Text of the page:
Updated: Former IRA man Gerard ‘Jock’ Davison shot dead in South Belfast…

Well, we generally don’t do news items these days, but this is a potentially interesting* development. Gerard ‘Jock’ Davison has been shot dead in a south Belfast street.

Mr Davison is from a large Republican family and was one of those suspected of involvement in the killing Robert McCartney. The timing and the nature of the killing are just plain odd.

To paraphrase the academic Diego Gambetta it looks like “criminals of the honest sort” are sending signals.

* This particular choice of language has triggered a strong emotional reaction in many who feel it was insensitive framing so shortly after the man’s killing. My actual personal view is here.

Additional comment:

I must admit that I’ve been somewhat puzzled by the idea people (and more than just a few individuals) have assumed I was referring to the deceased in my use of the Gambetta quote.

That it  comes on the anniversary of Bobby Sands’ death means it also could be seen as some kind of calculated insult on top of insult. At risk of demonstrating the folly of going to print too hastily, let me try to clarify.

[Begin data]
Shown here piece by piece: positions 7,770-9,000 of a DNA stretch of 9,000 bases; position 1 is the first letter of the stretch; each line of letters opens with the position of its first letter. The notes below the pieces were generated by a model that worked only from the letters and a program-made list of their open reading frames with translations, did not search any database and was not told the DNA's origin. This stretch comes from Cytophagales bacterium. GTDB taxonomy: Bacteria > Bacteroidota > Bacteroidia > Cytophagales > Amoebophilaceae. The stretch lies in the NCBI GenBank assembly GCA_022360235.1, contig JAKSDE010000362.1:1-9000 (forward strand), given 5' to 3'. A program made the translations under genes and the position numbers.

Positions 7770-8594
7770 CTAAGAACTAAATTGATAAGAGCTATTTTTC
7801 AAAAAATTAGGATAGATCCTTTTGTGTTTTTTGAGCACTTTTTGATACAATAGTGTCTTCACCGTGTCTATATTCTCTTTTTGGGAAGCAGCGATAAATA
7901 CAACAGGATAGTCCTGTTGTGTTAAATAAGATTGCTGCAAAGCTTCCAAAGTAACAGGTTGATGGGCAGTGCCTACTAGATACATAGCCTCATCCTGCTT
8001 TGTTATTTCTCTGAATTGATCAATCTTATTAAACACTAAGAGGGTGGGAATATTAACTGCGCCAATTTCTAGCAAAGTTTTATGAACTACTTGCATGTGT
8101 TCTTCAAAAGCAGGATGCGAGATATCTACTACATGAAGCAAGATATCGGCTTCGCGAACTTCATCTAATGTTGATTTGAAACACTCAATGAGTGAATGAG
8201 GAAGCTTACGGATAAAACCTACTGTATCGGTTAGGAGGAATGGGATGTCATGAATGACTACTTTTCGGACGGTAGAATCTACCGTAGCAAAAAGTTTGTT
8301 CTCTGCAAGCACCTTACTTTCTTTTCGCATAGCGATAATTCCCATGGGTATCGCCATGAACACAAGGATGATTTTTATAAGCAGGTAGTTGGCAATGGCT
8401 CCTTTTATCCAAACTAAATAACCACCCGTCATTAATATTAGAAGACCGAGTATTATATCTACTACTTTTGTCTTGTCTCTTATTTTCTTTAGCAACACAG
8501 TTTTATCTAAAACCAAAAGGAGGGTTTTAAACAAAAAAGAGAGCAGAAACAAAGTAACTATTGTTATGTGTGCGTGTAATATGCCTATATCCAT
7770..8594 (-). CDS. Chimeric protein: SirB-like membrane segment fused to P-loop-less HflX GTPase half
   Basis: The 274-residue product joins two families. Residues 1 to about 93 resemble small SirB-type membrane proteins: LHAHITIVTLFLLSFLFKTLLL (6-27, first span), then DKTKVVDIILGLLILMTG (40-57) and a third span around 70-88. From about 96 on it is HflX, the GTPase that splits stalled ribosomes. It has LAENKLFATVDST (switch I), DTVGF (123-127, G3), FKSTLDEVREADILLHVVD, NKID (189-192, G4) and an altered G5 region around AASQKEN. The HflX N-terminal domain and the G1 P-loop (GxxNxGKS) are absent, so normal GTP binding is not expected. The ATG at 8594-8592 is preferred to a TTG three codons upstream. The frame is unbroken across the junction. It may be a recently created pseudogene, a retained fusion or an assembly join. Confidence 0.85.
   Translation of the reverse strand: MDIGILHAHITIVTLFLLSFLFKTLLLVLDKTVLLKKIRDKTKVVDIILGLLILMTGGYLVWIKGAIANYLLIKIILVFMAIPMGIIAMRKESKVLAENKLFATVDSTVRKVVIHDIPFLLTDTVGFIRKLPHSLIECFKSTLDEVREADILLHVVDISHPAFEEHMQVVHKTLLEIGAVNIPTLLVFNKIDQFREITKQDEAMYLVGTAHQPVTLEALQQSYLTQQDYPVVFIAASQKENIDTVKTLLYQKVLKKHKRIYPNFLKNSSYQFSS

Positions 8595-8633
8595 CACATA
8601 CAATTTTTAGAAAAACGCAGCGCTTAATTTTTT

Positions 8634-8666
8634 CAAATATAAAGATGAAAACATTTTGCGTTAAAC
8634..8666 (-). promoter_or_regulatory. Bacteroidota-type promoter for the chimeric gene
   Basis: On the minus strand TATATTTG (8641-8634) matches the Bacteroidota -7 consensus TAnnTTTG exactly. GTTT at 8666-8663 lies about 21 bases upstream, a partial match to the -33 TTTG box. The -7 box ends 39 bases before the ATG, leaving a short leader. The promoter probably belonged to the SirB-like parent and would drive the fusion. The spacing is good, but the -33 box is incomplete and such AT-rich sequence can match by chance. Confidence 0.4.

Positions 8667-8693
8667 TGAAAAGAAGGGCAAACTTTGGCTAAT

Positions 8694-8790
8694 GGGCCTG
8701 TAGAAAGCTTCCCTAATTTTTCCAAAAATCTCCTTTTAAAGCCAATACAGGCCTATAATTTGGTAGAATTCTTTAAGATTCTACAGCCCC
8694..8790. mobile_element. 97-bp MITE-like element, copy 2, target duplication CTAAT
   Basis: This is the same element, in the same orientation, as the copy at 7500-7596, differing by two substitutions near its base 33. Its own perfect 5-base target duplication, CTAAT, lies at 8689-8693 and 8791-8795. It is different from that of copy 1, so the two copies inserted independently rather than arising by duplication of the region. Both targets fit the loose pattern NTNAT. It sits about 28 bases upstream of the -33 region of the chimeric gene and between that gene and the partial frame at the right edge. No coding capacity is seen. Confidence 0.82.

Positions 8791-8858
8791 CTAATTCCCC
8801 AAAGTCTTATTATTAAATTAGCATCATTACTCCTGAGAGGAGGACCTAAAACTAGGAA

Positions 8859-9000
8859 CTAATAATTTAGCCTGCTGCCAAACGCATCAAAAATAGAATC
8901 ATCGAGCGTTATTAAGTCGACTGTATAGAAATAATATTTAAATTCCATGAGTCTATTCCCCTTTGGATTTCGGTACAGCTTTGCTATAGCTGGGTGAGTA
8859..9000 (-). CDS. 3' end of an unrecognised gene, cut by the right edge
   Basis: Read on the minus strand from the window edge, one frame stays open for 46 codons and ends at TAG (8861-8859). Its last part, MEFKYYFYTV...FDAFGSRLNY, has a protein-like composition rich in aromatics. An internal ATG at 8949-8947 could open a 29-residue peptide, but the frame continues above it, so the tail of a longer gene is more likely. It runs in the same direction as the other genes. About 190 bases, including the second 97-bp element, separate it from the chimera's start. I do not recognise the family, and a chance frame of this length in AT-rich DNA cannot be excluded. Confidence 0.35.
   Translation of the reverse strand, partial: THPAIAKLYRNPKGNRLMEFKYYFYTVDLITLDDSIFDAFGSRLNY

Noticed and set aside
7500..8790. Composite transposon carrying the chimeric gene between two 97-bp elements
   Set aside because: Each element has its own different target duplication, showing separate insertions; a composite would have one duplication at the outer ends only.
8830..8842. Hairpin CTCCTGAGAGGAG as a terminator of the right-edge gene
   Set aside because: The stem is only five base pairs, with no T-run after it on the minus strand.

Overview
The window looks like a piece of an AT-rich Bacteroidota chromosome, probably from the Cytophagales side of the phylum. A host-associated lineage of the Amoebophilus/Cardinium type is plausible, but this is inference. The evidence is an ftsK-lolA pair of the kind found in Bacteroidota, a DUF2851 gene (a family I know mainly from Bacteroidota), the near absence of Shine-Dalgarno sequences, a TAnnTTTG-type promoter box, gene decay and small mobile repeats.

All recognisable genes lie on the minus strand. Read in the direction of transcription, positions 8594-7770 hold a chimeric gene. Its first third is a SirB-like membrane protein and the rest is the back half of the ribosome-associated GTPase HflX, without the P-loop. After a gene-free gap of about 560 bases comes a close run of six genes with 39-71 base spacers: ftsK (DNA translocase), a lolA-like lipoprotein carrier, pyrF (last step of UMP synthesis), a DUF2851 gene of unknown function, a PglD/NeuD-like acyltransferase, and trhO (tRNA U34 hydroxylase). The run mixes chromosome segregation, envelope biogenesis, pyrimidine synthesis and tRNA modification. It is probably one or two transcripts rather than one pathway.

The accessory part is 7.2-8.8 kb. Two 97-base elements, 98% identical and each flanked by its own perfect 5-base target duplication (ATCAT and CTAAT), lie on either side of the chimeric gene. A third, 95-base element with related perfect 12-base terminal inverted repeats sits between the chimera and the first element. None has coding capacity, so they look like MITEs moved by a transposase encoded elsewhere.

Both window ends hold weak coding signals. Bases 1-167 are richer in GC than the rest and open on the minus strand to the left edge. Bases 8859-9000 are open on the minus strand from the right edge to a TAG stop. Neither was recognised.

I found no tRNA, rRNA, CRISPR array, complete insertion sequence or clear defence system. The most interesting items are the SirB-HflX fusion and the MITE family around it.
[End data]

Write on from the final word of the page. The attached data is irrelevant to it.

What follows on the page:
It was not my intention to signal what some in the comment zone have referred to as Ordinary Decent Criminals (ODCs) as it is commonly interpreted in NI. Rather Gambetta’s seminal work focuses on how people communicate in areas beyond the law.

It includes politicians, security agencies and even authorities in higher education, as well as organised crime. The quote comes from chapter one of Codes of the Underworld, which discusses how people acting outside the law often resort to action rather than words, which can be broken or gone back on.

Now granted, I did leave that open to a lot of interpretation, and accordingly it may have been a mistake not to have taken more time to iron out and make clear exactly what I meant by it.

But in fact contrary to ascribing blame to the victim (which I know has become pretty commonplace in Belfast politics recently), I thought I was pointing to the perpetrators.

It was a clumsy and thoughtless form of wording. I genuinely apologise for any offence, given or taken.